Mark Mobius believes in “getting out and kicking the tires” for his potential investments. Even at the ripe old age of 78, Mark Mobius is on the road 205 days a year, visiting companies in almost every corner of the globe. In Mark Mobius’s words:

“After chalking up over 30 million miles of flight time, I’m proud to achieve the status of a full-time nomad. I would rather see with my own eyes what’s happening in a company or country. Lies can be as revealing as truth, if you know what the cues are. You have to observe and listen to the signals. This is one advantage of getting to know the people who run the show and viewing a factory or plant. You won’t get the same type of information by just scanning through cold, hard data or numbers.

My personal theory is that countries that make it easy for travelers to enter tend to be friendly to foreign investment. Whenever I visit a new country, my radar kicks in the moment I hop off the plane and pass through customs. It intensifies as we drive into town, check into the hotel, talk to the cab drivers, walk around the neighborhood and chat with the service staff in shops (The condition of the infrastructure is often a sign of economic efficiency.).

This blog is an avenue to share my personal observations on a more regular basis, to give you a feeling for what I do and why — to share some of my emerging markets adventures. Be on the lookout for more posts in the future.”

Thanks to Mark Mobius’s skill, an initial investment of $100,000 in the Templeton Emerging Markets Fund 28 years ago would be worth about $3.3 million today. Mobius’s flagship Asian Growth Fund has gained 4.3% annually over the past five years, trailing 44 of 46 similar funds. At his peak during 2011, Mark Mobius was managing $39 billion in assets.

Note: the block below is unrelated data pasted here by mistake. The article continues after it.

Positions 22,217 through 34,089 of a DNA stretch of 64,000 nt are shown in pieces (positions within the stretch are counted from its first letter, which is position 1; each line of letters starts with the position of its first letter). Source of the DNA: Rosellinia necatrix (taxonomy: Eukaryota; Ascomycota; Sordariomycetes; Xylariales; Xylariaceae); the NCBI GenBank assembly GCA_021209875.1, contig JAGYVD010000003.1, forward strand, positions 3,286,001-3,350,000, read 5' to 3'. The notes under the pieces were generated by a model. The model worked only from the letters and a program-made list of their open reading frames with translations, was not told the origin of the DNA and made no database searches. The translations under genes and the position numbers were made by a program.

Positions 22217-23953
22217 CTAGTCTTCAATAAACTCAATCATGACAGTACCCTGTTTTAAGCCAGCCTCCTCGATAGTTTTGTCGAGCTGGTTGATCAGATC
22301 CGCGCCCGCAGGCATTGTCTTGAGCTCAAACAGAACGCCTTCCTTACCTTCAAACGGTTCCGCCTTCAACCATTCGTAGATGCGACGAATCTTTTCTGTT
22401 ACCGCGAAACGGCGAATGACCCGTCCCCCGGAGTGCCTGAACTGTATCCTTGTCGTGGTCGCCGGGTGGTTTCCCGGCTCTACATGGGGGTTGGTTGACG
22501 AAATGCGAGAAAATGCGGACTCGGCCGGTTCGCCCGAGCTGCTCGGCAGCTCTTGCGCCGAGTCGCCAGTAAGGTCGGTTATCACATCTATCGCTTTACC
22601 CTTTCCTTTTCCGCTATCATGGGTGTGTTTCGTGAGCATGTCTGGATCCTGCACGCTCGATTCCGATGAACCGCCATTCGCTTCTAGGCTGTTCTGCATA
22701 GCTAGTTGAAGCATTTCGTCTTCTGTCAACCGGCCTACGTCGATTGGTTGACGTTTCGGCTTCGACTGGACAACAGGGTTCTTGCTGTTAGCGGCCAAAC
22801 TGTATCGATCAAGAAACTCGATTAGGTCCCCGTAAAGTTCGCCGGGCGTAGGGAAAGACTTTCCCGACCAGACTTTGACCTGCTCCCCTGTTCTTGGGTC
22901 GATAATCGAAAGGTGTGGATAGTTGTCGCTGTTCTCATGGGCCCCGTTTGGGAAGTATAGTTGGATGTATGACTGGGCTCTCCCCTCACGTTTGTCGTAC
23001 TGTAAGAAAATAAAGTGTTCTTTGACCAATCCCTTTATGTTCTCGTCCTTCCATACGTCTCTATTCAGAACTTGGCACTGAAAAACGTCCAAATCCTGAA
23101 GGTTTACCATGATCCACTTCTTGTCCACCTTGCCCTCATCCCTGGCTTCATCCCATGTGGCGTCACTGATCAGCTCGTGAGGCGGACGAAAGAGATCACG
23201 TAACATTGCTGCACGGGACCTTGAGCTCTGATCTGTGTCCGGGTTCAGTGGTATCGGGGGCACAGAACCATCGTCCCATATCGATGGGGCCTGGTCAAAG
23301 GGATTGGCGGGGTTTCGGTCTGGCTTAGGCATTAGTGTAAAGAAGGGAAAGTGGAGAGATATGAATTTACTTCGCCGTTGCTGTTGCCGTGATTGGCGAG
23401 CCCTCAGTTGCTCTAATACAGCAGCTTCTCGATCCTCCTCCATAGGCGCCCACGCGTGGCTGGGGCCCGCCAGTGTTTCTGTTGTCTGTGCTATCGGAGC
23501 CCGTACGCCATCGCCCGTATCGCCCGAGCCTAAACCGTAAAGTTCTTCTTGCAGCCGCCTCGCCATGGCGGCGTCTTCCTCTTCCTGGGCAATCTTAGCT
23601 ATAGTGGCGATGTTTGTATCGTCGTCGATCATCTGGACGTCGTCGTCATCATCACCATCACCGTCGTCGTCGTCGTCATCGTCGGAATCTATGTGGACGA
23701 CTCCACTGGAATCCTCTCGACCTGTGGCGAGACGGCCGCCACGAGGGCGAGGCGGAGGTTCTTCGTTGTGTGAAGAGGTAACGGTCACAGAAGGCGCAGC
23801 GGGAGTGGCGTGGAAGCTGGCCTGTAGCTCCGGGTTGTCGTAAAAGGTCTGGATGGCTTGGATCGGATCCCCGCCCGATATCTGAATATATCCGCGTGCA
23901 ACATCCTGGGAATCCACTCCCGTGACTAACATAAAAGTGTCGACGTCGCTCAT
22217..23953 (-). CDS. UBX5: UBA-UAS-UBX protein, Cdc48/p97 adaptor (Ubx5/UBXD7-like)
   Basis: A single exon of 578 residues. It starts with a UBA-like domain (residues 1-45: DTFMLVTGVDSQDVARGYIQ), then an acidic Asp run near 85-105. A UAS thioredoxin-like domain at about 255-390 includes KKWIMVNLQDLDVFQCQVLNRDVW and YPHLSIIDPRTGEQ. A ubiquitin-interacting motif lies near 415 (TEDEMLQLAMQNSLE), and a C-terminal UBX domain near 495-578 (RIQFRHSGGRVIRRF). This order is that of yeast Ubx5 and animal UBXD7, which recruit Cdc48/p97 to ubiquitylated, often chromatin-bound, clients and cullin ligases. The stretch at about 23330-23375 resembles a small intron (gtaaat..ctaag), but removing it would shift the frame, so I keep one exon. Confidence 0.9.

Mark Mobius: Investment philosophy

Mark Mobius uses a bottom-up, long-term and value-oriented investment philosophy in emerging and frontier markets. Mark Mobius uses a hands-on approach, traveling around the globe frequently to conduct in-person company visits.

Mark Mobius and his team have used the same investment strategy for more than 25 years. The team inherited its approach from Sir John Templeton, who summed up his thinking well with these words: “To buy when others are despondently selling and to sell when others are buying requires the greatest fortitude and pays the greatest ultimate rewards.”

When looking for investments, Mobius and his team screen more than 25,000 securities, then conducting deep quantitative and qualitative analysis to assess each company’s long-term value potential. The quantitative analysis includes five-year historical audited financial statements and five-year forecasts based on projected future normalized earnings, cash flow, or asset value potential. Qualitative analysis covers understanding of the company’s business, management quality, ownership structure, corporate governance and commitment to creating shareholder value. That includes an understanding of who owns and controls the company, how it operates, and in what markets.

After filtering out the best opportunities, Mobius and his team conduct research on the ground. There are currently  53 investment professionals on the Templeton Emerging Markets team spread across 18 global offices visiting 1,500-2,000 companies per year. Mobius himself is on the road 250 days a year.

Ongoing fundamental research drives all buy and sell decisions. Templeton’s analysts set a target price for particular stocks and review all our holdings regularly. As value investors, Mobius and his team seek to invest in companies that are trading at a discount compared to five-year valuation projections and adhere to a strict sell discipline based on valuation thresholds.

One deal breaker includes unhealthy corporate governance. Mobius believes that corporate governance is a very, very important issue. So the first things Templeton’s team looks for is a strong culture and ethical conduct.